Selected works by Ahmad Morshedloo

Ahmad Morshedloo
Untitled

2008

Acrylic and pen on board

90 x 120 cm

Themes of gender and social inequality are predominant in Ahmad Morshedloo’s work. In Untitled, he presents these with an introspective grace in an intensely detailed study of a woman reclining. The quiet simplicity of his subject becomes the focus of expansive meditation as his dense cross-hatching and delicately tangled gestures transform the surface into a microcosm of wonder, infusing his cold clammy palette with a sense of secluded energy. Extreme foreshortening is one of the most difficult technical skills in drawing and Morshedloo uses this forced perspective to create a hesitancy or confusion within this image, which initially appears alien and abstract. The black mass at the centre of the panel is her hair, which should always be kept covered; according to Iranian tradition it is a source of female power.

Ahmad Morshedloo
Untitled

2008

Oil on canvas

178 x 366 cm

Morshedloo’s canvases are disarming in their unassuming beauty. His paintings of people possess a mesmerising quality transforming the transient scenes of everyday street life to eternal moments of contemplation. Morshedloo develops his images with understated compositional devices which lend a sense of careful balance, both visually and psychologically. In Untitled, he uses the contrast of both tone and subject matter to create an underlying tension. The black robed women float weightlessly against the sun-bleached background, the abstracted negative space of their drapery forming a surreal juxtaposition to the men’s leisurely nakedness. The canvas is cropped at the left edge with a trompe l’oiel wall which does not fit as part of the scene but rather operates as a metaphorical barrier, the hooked chain which hangs on it symbolising oppression and temptation.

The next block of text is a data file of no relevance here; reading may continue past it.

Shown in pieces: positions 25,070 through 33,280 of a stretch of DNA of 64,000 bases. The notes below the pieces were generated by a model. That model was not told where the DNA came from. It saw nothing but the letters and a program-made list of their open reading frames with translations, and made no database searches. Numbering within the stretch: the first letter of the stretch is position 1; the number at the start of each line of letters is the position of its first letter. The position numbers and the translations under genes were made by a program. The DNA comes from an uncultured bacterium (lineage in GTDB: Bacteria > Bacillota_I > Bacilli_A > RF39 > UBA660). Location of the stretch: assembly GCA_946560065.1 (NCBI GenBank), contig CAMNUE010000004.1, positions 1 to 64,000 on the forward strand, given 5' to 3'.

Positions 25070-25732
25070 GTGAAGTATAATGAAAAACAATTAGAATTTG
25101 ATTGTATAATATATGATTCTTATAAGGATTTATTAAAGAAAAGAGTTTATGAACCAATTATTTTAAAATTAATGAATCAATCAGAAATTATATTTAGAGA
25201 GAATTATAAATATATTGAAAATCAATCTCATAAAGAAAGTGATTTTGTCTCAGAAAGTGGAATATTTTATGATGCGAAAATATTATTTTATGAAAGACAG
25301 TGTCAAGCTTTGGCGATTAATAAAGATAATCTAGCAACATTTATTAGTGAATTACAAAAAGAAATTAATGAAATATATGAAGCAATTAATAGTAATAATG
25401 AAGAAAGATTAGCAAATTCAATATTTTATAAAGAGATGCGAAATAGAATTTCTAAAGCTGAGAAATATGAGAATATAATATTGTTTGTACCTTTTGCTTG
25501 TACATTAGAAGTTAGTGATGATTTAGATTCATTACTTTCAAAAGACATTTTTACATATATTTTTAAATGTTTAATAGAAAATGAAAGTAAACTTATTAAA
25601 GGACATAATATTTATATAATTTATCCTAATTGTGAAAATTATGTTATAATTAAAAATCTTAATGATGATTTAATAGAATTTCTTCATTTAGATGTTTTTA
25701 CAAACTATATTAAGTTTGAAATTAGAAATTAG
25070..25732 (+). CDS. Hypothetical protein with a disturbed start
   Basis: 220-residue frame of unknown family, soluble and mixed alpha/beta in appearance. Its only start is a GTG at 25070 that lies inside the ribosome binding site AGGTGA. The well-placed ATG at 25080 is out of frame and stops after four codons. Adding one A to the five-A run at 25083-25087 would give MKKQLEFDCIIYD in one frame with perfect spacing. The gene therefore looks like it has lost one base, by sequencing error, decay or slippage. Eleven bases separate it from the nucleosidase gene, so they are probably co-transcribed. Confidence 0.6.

Ahmad Morshedloo
Untitled

2008

Oil on canvas

180 x 380 cm

In documenting contemporary Iranian society, Morshedloo considers his role as an artist as a tremendous responsibility and he approaches his paintings with both humility and criticality. Central to his practice is the notion of the subjectivity of the artist’s vision. In Untitled his use of a variety of painterly styles insinuates both the public attitude towards and the personal consciousness of his subjects, with the man realistically represented in the centre, surrounded by women in various states of dissolve. Morshedloo articulates their faces with astonishing faithfulness giving each figure a sense of individual strength and dignity.


Other Resources

artfacts.net
Additional images and information – Ahmad Morshedloo

assarartgallery.com
Assar Art Gallery, Tehran

payvand.com
Images of Ahmad Morshedloo’s work

qantara.de
Teheran resident and painter Ahmad Morshedloo contributed to Naqsh a disturbingly clear image of the alienation between the sexes.

tehranavenue.com
I want to write simply on the paintings of {Ahmad Morshedloo}. His works speak to their audience across many layers and writing about them presupposes an analytical mind. The multilayer structure of these paintings allows the viewer to interpret them variously. I am only offering one of these interpretations.

payvand.com
I know of a few women artists who have successfully banded together for exhibitions, such as Dena and Halghe (Circle). But it was rather unusual to see a group exhibition of five male artists at the Mah Gallery. They had published a very good booklet describing themselves and their work.

tehranavenue.com
Selected images of Ahmad Morshedloo’s works.